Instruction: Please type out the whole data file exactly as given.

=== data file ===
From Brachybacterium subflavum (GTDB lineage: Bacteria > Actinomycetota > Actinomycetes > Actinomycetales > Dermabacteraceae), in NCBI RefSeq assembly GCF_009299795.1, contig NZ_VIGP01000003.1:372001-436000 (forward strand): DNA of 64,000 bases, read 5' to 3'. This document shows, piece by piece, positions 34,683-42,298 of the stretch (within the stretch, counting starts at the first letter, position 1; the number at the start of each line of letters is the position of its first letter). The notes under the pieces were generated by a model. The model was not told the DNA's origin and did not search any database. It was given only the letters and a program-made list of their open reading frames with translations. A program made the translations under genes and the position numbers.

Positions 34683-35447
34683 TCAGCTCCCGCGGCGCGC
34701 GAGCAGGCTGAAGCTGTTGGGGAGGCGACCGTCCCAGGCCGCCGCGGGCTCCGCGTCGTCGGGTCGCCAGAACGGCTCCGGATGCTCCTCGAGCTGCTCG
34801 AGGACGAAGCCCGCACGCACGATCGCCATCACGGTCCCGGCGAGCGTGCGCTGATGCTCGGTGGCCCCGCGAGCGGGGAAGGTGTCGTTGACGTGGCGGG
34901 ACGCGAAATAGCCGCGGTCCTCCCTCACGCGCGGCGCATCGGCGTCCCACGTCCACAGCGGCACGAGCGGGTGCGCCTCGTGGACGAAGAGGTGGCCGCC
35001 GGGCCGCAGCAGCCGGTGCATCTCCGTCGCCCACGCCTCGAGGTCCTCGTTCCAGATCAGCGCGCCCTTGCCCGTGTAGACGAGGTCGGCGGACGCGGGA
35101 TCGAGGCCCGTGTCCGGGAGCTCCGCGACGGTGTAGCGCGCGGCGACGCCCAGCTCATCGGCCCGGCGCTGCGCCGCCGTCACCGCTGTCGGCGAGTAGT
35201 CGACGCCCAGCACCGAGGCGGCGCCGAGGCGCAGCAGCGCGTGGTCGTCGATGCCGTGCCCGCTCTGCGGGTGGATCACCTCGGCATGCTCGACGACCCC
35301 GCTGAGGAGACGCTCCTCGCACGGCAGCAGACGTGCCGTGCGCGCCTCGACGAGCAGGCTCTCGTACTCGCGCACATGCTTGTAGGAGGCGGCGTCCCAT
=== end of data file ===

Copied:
From Brachybacterium subflavum (GTDB lineage: Bacteria > Actinomycetota > Actinomycetes > Actinomycetales > Dermabacteraceae), in NCBI RefSeq assembly GCF_009299795.1, contig NZ_VIGP01000003.1:372001-436000 (forward strand): DNA of 64,000 bases, read 5' to 3'. This document shows, piece by piece, positions 34,683-42,298 of the stretch (within the stretch, counting starts at the first letter, position 1; the number at the start of each line of letters is the position of its first letter). The notes under the pieces were generated by a model. The model was not told the DNA's origin and did not search any database. It was given only the letters and a program-made list of their open reading frames with translations. A program made the translations under genes and the position numbers.

Positions 34683-35447
34683 TCAGCTCCCGCGGCGCGC
34701 GAGCAGGCTGAAGCTGTTGGGGAGGCGACCGTCCCAGGCCGCCGCGGGCTCCGCGTCGTCGGGTCGCCAGAACGGCTCCGGATGCTCCTCGAGCTGCTCG
34801 AGGACGAAGCCCGCACGCACGATCGCCATCACGGTCCCGGCGAGCGTGCGCTGATGCTCGGTGGCCCCGCGAGCGGGGAAGGTGTCGTTGACGTGGCGGG
34901 ACGCGAAATAGCCGCGGTCCTCCCTCACGCGCGGCGCATCGGCGTCCCACGTCCACAGCGGCACGAGCGGGTGCGCCTCGTGGACGAAGAGGTGGCCGCC
35001 GGGCCGCAGCAGCCGGTGCATCTCCGTCGCCCACGCCTCGAGGTCCTCGTTCCAGATCAGCGCGCCCTTGCCCGTGTAGACGAGGTCGGCGGACGCGGGA
35101 TCGAGGCCCGTGTCCGGGAGCTCCGCGACGGTGTAGCGCGCGGCGACGCCCAGCTCATCGGCCCGGCGCTGCGCCGCCGTCACCGCTGTCGGCGAGTAGT
35201 CGACGCCCAGCACCGAGGCGGCGCCGAGGCGCAGCAGCGCGTGGTCGTCGATGCCGTGCCCGCTCTGCGGGTGGATCACCTCGGCATGCTCGACGACCCC
35301 GCTGAGGAGACGCTCCTCGCACGGCAGCAGACGTGCCGTGCGCGCCTCGACGAGCAGGCTCTCGTACTCGCGCACATGCTTGTAGGAGGCGGCGTCCCAT